Department of Biomedical Engineering
Canada CIFAR Artificial Intelligence Chair
Mila - Quebec AI Institute
Danilo Bzdok is a medical doctor and computer scientist with a dual background in systems neuroscience and machine learning algorithms. After training at RWTH Aachen University (Germany), Université de Lausanne (Switzerland), and Harvard Medical School (USA), he completed one Ph.D. in cognitive neuroscience (Research Center Juelich, Germany) and one Ph.D. in computer science in machine learning statistics at INRIA Saclay and Neurospin (France). Danilo currently serves as Associate Professor at McGill's Faculty of Medicine and as Canada CIFAR AI Chair at Mila - Quebec Artificial Intelligence Institute, Montreal, Canada, including cross-appointments at the McConnell Brain Imaging Center, Montreal Neurological Institute, Ludmer Centre for Neuroinformatics and Mental Health, and the School of Computer Science at McGill University. His interdisciplinary research activity centers on narrowing knowledge gaps in the brain basis of human-defining types of thinking, with a special focus on the higher association cortex in health and disease.
There is now increasing momentum in data sharing, open access, and data collection consortia that build richly annotated "big data" repositories for brain and behavior. This unprecedented data setting creates a rapidly growing potential to provide new answers to old questions on human brain organization and its disturbances in brain disease. Dr. Bzdok will take the opportunity to explore, formalize, and predict brain phenotypes of hidden population variation by capitalising on heterogeneous data sources to tackle open questions in systems neuroscience in a way that also paves new ways for precision medicine in brain health.
His research group is dedicated to such interdisciplinary challenges in a domain-agnostic approach (especially high- but also low-level cognitive processes) leveraging several recently emerged population datasets (such as UK Biobank, HCP, CamCAN, ABCD) across levels of observation (brain structure and function, consequences from brain lesion, or common-variant genetics) using a broad toolkit of bioinformatic methods (machine-learning, high-dimensional statistics, and probabilistic Bayesian hierarchical modeling).
The key ambition is to bring closer neuroscience and learning predictive patterns from data. Due to the complexity of the patterns that need to be detected in life experience, neural processing, and genomics, human intuition alone may not be sufficient to provide explicit, fine-detailed brain mechanisms. His combination of backgrounds allows identifying pressing questions in medical imaging and health, reframing them as machine learning problems, and translating new insight into biomedicine. His research team is focused on data-guided analysis techniques for large datasets from a systems neuroscience perspective. He believes that strong interdisciplinarity, with an equal footing in research object and research method, is a prerequisite for forward progress in quantitative neuroscience and personalized medicine.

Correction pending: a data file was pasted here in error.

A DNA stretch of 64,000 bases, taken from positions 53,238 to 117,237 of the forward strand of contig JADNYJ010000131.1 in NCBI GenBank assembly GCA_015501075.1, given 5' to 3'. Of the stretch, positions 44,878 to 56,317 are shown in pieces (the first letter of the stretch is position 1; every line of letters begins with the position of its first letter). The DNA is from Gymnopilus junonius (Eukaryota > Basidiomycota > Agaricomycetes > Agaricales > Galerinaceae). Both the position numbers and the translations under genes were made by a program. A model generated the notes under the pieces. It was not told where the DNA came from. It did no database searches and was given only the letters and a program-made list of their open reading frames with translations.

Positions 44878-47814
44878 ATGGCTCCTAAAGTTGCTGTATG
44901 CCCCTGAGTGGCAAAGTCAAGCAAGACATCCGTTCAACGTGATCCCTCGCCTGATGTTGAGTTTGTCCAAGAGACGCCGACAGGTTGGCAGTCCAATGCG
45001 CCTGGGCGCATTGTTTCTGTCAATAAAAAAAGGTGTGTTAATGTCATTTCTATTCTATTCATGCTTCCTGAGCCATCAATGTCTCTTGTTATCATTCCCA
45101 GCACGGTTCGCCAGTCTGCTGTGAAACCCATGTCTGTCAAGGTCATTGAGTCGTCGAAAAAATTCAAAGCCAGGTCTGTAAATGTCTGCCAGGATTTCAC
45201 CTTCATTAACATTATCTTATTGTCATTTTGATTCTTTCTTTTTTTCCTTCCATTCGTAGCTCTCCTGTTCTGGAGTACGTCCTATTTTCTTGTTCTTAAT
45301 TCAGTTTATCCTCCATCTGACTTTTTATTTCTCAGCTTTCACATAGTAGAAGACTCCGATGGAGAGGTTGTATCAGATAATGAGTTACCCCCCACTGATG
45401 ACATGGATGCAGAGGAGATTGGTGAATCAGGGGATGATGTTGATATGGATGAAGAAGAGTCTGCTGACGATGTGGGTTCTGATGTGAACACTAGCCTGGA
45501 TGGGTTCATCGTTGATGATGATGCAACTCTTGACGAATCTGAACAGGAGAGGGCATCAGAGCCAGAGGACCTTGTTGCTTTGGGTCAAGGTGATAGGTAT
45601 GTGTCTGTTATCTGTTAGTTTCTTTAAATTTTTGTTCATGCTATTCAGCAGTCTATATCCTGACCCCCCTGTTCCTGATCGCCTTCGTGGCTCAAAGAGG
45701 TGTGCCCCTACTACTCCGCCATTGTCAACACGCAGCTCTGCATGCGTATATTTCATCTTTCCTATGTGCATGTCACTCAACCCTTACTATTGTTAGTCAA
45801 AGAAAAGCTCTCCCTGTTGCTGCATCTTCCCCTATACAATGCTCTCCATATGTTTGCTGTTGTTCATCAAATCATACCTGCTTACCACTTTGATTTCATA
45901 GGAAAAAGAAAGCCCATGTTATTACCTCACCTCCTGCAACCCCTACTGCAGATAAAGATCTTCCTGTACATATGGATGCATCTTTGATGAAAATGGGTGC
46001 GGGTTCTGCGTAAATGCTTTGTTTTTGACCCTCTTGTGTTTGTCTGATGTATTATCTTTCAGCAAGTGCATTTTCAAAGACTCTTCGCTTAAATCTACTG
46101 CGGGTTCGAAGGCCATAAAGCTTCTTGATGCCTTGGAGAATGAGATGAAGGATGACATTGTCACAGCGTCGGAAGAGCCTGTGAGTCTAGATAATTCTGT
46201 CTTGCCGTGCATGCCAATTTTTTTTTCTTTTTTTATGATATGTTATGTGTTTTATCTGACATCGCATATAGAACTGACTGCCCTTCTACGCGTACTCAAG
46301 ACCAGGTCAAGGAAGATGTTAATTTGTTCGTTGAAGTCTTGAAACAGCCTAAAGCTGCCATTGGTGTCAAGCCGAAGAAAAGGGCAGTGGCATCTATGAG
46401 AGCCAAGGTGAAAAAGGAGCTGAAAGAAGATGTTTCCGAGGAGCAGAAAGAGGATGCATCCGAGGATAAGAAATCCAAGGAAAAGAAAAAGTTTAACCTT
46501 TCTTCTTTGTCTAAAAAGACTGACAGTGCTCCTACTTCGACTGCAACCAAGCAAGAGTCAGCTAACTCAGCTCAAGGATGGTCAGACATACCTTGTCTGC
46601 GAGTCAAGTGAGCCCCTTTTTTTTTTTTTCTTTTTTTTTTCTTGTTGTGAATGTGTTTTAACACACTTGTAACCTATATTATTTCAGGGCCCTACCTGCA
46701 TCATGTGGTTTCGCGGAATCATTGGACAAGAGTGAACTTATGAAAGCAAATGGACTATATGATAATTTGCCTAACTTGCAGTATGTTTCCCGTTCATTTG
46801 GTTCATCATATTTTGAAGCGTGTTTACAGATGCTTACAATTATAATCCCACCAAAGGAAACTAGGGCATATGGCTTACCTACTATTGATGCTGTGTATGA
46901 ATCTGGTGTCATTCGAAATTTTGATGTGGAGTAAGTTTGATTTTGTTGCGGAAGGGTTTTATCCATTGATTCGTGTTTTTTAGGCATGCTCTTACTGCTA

Bzdok D, Altman N, Krzywinski M. Statistics versus machine learning. Nature Methods, 2018, 15:233-234.
Bzdok D, Ioannidis JPA. Exploration, inference and prediction in neuroscience and biomedicine. Trends in Neurosciences, Cell Press, 42:251-262, 2019.
Bzdok D, Nichols TE, Smith SM. Towards Algorithmic Analytics for Large-scale Datasets. Nature Machine Intelligence, 1:296-306, 2019.
Bzdok D, Engemann D, Thirion B. Inference and prediction diverge in biomedicine, Patterns, Cell Press, 2020.
Hartwigsen G, Bengio Y, Bzdok D. How does hemispheric specialization contribute to human-defining cognition?, Neuron, Cell Press, 2021.
Smallwood J, Bernhardt B, Leech R, Bzdok D, Jefferies E, Margulies D. The role the default mode network in cognition: a topographic perspective, Nature Reviews Neuroscience, 2021.
Kernbach J, Yeo BTT, Smallwood J, Margulies D, Thiebaut de Schotten M, Walter H, Sabuncu M, Holmes A, Gramfort A, Varoquaux G, Thirion B, Bzdok D. Subspecialization within Default Mode Nodes Characterized in 10,000 UK Biobank Participants. Proceedings of the National Academy of Sciences of the USA, 115:12295-12300, 2018.
Kiesow H, Dunbar RIM, Kable JW, Kalenscher T, Vogeley K, Schilbach L, Marquand AF, Wiecki TV, Bzdok D. 10,000 Social Brains: Sex Differentiation in Human Brain Anatomy. Science Advances, 6:aaz1170, 2020.
Ballentine G, Friedman SF, Bzdok D. Trips and Neurotransmitters: Discovering Principled Patterns across 6,850 Hallucinogenic Experiences, Science Advances, 2021.
Schulz MA, Yeo BTT, Vogelstein JT, Mourao-Miranada J, Kather JN, Kording K, Richards B, Bzdok D. Different scaling of linear models and deep learning in UKBiobank brain images versus machine-learning datasets. Nature Communications, 2020.
Spreng RN, Dimas E, Mwilambwe-Tshilobo L, Dagher A, Koellinger P, Nave G, Ong A, Kernbach JM, Wiecki TV, Ge T, Li Y, Holmes A, Yeo BTT, Dunbar RIM, Bzdok D. The Default Network of the Human Brain Is Associated With Perceived Social Isolation. Nature Communications, 2020.
Bzdok D, Eickenberg M, Grisel O, Thirion B, Varoquaux G. Semi-supervised Factored Logistic Regression for High-Dimensional Neuroimaging Data. Advances in Neural Information Processing Systems (NeurIPS), 2015.